Molotov cocktail

Molotov cocktail

First believed to have been used during the Spanish Civil War (1936–1939), the Molotov cocktail is a simple weapon consisting of a glass container filled with a flammable liquid. Stuffed into the neck of the container is an oil-soaked rag which is lit on fire just prior to the container being thrown at its target.

Numerous variations on this weapon were made, including the addition of thickening agents designed to help the flammable liquid stick to its target. Although often thought of as a weapon used by rebels, insurgents and other untrained forces, the Molotov cocktail was also employed by professionally-trained soldiers in World War II, and was known to the British Army as the "bottle bomb."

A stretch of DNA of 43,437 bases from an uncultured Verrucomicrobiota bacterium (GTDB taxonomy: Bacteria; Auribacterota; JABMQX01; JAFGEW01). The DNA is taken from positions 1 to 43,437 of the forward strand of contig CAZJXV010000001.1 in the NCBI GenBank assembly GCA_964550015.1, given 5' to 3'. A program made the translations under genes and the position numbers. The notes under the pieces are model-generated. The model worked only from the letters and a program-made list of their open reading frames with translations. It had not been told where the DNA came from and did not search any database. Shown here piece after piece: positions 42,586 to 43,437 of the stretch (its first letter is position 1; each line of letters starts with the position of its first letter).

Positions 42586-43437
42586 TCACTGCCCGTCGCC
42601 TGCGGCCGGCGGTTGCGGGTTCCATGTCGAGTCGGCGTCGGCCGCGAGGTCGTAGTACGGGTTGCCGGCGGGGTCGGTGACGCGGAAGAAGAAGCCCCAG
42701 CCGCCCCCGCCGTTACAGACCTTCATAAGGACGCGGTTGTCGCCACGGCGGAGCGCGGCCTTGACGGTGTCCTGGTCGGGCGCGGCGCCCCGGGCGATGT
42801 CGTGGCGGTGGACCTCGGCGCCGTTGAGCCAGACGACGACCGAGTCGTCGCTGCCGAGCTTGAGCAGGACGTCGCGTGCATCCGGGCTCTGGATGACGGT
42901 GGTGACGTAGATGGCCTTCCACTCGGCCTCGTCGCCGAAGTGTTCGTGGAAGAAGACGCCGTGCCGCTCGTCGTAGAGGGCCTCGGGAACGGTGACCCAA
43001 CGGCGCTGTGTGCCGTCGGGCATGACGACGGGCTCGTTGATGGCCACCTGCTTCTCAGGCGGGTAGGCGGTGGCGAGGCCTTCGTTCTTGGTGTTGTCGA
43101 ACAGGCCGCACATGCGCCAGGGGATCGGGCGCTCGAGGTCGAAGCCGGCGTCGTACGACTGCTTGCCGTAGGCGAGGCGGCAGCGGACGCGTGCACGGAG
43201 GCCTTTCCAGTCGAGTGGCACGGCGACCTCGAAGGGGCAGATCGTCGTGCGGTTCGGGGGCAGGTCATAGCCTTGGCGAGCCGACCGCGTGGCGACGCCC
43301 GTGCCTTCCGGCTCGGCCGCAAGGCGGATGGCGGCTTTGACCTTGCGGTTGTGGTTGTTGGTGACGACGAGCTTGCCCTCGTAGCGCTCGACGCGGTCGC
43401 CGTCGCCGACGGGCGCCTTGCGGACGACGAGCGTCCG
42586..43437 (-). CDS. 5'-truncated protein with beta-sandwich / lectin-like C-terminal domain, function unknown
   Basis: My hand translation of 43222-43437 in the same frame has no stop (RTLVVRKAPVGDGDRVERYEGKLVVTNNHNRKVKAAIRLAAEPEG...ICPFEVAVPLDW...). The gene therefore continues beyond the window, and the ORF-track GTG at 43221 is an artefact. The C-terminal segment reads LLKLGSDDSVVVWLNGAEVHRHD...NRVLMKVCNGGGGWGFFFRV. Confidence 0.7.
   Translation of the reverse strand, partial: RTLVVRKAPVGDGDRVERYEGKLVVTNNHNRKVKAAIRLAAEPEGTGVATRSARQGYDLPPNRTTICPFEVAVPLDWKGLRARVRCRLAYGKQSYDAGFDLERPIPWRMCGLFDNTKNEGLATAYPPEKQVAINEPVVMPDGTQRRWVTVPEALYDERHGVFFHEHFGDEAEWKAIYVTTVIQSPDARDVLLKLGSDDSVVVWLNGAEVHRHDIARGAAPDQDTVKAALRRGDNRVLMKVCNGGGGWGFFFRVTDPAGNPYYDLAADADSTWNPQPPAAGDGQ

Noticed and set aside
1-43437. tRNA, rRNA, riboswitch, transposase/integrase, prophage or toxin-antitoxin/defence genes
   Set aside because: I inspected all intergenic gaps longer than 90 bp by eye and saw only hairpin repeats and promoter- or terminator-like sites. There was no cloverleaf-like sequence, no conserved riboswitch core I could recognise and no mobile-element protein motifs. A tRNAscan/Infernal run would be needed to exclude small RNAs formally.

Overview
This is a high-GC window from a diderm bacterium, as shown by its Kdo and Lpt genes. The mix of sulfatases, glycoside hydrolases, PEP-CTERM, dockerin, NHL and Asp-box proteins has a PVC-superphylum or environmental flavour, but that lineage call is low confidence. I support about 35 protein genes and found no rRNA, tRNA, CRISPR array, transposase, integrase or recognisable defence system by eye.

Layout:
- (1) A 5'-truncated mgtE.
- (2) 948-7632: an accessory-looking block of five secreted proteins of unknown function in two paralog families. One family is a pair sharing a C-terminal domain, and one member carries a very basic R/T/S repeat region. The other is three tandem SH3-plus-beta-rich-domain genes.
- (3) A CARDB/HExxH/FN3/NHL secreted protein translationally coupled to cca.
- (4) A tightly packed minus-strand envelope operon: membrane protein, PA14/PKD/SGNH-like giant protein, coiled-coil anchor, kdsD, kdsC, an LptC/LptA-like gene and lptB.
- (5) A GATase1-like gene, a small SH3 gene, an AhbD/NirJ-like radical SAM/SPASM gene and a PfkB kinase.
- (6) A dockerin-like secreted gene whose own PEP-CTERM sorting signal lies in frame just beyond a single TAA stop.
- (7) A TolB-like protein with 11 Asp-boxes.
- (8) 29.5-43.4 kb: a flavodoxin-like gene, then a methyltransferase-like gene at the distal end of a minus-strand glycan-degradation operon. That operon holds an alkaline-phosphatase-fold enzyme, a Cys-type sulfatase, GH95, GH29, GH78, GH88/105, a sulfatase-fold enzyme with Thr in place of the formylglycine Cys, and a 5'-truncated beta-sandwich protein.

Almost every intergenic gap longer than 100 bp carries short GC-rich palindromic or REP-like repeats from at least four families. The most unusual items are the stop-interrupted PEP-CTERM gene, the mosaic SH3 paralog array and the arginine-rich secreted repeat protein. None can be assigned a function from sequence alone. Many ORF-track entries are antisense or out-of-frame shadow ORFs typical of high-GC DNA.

The Molotov cocktail was named after Vyacheslav Mikhailovich Molotov, the Soviet Minister of Foreign Affairs from 1939 to 1949. Although the weapon itself was invented in the Spanish Civil War, it did not receive its name until a few years later during the Winter War between Finland and Russia from 1939 to 1940. Molotov was hated by the Finns, and they thus named the makeshift weapon after him.


Molotov cocktails are thrown onto a German tank destroyer by two paratroopers during the Battle of Ramelle.


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